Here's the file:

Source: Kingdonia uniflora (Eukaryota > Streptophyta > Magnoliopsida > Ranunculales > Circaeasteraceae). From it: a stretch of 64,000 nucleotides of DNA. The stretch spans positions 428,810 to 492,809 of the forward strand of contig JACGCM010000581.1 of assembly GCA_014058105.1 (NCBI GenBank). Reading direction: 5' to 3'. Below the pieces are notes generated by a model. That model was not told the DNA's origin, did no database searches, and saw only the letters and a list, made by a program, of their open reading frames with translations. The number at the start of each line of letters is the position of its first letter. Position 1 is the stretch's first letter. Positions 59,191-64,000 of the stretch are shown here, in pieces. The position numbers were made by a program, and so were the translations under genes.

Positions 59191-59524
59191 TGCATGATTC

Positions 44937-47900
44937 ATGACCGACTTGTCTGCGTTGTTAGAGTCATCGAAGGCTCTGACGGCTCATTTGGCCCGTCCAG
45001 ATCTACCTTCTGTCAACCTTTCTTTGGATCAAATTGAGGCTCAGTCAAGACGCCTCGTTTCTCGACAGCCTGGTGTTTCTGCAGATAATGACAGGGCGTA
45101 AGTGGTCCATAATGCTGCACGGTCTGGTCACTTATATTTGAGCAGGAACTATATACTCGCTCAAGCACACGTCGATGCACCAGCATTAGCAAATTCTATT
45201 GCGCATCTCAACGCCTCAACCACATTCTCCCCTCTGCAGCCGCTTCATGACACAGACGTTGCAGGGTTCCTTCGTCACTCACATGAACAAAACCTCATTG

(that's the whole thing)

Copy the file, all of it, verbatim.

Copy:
Source: Kingdonia uniflora (Eukaryota > Streptophyta > Magnoliopsida > Ranunculales > Circaeasteraceae). From it: a stretch of 64,000 nucleotides of DNA. The stretch spans positions 428,810 to 492,809 of the forward strand of contig JACGCM010000581.1 of assembly GCA_014058105.1 (NCBI GenBank). Reading direction: 5' to 3'. Below the pieces are notes generated by a model. That model was not told the DNA's origin, did no database searches, and saw only the letters and a list, made by a program, of their open reading frames with translations. The number at the start of each line of letters is the position of its first letter. Position 1 is the stretch's first letter. Positions 59,191-64,000 of the stretch are shown here, in pieces. The position numbers were made by a program, and so were the translations under genes.

Positions 59191-59524
59191 TGCATGATTC

Positions 44937-47900
44937 ATGACCGACTTGTCTGCGTTGTTAGAGTCATCGAAGGCTCTGACGGCTCATTTGGCCCGTCCAG
45001 ATCTACCTTCTGTCAACCTTTCTTTGGATCAAATTGAGGCTCAGTCAAGACGCCTCGTTTCTCGACAGCCTGGTGTTTCTGCAGATAATGACAGGGCGTA
45101 AGTGGTCCATAATGCTGCACGGTCTGGTCACTTATATTTGAGCAGGAACTATATACTCGCTCAAGCACACGTCGATGCACCAGCATTAGCAAATTCTATT
45201 GCGCATCTCAACGCCTCAACCACATTCTCCCCTCTGCAGCCGCTTCATGACACAGACGTTGCAGGGTTCCTTCGTCACTCACATGAACAAAACCTCATTG